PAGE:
The first week of the Iowa Legislature’s 2020 session is complete. Committees are formed, bills are being assigned to subcommittees, and the machine of government is beginning to roll. The Legislature received our annual speeches reporting on the Condition of the State, Judiciary, and National Guard.
The first big decision to be made in January is the amount of additional funding for K-12 education. Very rarely does K-12 go backwards or stay at a status quo level of funding. It almost always goes up each year to cover raises, inflation, and additional costs in education. Not surprisingly, when this additional funding is set, those who receive it argue that the additional funds need to be higher. This usually leads to charges that Republican majorities are “underfunding education”. This is a false and simply partisan statement. Let’s look at history.
After being elected to the Legislature in 2008, I served in the House during a time when Democrat majorities held the Senate, House and Democrat Chet Culver was the governor. The budgets I voted against in the years of total Democrat control increased spending in all areas, and didn’t prioritize or protect K-12. In fact, the tragic October 2009 across-the-board cut by Governor Culver to keep the budget solvent stripped $238 million from K-12 all by itself. I’ve included details in the table below. By the time Republicans won the majority in the House, our local schools had been promised over $390 million but had been truly underfunded by $459 million. K-12 went backwards in funding.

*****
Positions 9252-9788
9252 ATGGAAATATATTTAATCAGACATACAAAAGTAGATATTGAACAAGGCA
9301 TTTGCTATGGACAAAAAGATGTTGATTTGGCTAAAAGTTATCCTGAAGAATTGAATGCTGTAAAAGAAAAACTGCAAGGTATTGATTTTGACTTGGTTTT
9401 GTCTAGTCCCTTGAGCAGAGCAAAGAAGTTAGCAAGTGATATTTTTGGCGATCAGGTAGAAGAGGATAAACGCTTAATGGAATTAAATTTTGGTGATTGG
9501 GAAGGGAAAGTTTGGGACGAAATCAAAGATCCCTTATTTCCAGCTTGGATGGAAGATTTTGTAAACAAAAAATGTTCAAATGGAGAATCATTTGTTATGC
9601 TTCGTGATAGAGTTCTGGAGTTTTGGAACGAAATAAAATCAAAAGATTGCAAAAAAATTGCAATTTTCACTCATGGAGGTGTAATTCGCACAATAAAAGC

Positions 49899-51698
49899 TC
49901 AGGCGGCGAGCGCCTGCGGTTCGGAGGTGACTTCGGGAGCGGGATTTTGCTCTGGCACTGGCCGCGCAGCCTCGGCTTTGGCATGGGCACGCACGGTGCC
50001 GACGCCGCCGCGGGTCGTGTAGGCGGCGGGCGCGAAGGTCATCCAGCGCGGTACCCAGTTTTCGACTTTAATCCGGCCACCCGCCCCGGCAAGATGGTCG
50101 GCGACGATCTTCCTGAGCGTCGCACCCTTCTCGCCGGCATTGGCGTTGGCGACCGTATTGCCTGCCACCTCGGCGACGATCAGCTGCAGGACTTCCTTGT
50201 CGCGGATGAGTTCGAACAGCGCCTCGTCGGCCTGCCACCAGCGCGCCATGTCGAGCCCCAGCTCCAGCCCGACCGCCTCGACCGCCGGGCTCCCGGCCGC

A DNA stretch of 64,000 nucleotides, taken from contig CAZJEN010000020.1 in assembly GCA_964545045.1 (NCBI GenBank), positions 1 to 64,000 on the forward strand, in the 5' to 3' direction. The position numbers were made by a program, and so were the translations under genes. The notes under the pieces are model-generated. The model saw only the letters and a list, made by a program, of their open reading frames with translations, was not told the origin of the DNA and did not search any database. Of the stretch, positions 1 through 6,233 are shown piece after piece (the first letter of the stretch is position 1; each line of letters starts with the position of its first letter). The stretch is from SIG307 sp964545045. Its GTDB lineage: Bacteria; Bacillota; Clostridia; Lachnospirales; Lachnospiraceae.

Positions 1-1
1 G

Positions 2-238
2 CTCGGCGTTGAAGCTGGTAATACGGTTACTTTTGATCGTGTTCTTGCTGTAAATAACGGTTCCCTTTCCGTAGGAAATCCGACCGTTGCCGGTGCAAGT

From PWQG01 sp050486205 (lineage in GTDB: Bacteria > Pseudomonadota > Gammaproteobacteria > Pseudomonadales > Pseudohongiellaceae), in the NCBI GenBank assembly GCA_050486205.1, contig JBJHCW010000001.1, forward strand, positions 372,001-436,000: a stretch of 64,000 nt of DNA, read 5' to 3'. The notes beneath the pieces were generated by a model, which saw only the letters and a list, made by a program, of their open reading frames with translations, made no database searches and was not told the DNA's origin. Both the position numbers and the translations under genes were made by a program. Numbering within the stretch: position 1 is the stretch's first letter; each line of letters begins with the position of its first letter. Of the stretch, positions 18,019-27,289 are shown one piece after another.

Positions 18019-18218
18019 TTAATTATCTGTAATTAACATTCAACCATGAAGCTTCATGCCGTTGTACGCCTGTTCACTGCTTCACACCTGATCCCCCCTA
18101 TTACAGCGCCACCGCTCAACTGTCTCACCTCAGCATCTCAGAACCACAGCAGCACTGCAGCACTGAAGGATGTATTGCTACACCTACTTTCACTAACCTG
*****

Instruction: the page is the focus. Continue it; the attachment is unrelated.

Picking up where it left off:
Compare that to the recent Republican trifecta elected in 2016. The three budgets approved since that election have included additional funding for local schools in the amount of $263 million. And every penny was delivered. I’m proud Iowa now has a strong budgeting system that leaves more money in the bank than law requires. This gives stability to local school boards when they set their budget. This prevents local schools from having to lay off teachers mid-year as happened in the earlier years I described.
Add to this record of funding success the collective bargaining changes introduced in 2017 that put school boards back in charge of their budgets and let superintendents reward good teachers and offer bonuses to attract special skills needed locally. This also added stability going into the future, especially our small schools here in West Central Iowa.
“Fully funding education” is much more than scoring political points in January, only to hurt local schools in October. I define fully funding education as delivering every penny promised. Republicans have done this and kept the faith with our smaller, rural schools who are hurt the worst by bait and switch budgeting tactics. As we move into the school budgeting debate, I think history shows that the Republican trifecta is education’s best friend.